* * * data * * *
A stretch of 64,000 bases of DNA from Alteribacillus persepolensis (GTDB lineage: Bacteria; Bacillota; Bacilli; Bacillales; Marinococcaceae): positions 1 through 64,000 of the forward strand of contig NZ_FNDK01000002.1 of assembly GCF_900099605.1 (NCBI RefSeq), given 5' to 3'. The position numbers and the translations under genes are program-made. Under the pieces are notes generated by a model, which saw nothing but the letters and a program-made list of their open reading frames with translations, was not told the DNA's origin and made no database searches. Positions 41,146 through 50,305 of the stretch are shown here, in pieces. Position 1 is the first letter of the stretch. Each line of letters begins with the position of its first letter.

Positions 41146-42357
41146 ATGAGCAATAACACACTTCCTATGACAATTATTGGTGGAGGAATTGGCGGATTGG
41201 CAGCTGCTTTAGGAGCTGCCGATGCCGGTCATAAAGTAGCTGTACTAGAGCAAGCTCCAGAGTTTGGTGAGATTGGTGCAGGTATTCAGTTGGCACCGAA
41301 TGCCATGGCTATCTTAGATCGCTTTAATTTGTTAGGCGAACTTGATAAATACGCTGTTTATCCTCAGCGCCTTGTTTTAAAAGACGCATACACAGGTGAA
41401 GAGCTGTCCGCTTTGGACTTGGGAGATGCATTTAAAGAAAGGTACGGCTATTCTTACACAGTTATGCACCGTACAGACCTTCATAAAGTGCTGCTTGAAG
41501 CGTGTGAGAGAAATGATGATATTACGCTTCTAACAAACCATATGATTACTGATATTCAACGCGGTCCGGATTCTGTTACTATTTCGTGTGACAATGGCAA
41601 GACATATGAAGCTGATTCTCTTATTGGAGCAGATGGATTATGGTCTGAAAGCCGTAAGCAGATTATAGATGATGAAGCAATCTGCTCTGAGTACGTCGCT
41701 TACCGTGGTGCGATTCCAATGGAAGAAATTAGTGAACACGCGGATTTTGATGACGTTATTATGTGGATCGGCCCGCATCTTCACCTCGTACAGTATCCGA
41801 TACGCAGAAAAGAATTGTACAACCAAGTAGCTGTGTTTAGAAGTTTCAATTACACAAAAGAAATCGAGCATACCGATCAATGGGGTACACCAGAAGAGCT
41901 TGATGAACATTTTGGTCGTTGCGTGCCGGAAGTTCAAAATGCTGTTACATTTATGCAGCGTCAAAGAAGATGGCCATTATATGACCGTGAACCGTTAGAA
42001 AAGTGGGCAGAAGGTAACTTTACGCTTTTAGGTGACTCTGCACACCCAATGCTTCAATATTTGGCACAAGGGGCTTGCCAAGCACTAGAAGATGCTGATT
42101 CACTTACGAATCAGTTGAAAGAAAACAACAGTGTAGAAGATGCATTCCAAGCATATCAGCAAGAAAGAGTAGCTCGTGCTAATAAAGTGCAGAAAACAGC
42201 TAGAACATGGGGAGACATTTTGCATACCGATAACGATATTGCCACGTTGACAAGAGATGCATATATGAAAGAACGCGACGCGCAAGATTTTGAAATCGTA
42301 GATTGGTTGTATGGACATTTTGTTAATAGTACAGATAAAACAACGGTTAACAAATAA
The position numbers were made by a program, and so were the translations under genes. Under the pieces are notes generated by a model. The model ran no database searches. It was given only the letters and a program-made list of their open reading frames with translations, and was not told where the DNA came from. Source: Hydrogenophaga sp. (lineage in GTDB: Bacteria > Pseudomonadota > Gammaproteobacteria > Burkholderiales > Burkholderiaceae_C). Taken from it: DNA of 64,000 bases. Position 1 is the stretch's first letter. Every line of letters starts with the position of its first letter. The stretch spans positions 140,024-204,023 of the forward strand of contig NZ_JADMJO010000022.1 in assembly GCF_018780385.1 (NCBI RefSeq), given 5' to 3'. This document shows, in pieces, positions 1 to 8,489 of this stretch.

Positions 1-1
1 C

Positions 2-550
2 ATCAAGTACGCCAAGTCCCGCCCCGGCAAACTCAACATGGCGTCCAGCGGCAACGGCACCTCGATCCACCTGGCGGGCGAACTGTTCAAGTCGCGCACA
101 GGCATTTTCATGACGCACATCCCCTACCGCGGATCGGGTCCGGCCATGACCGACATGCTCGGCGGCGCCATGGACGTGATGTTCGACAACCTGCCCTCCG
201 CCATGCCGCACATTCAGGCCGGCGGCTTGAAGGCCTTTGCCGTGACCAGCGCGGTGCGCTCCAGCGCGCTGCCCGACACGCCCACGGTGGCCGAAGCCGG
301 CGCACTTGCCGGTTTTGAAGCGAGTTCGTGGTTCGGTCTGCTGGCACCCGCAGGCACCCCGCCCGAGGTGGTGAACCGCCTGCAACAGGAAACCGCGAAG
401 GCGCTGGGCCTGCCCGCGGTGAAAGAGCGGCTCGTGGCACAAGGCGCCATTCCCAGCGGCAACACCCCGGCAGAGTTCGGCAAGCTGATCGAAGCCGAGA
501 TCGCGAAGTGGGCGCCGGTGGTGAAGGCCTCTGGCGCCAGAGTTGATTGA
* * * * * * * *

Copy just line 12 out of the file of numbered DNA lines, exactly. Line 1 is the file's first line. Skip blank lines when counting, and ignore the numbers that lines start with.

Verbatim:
42001 AAGTGGGCAGAAGGTAACTTTACGCTTTTAGGTGACTCTGCACACCCAATGCTTCAATATTTGGCACAAGGGGCTTGCCAAGCACTAGAAGATGCTGATT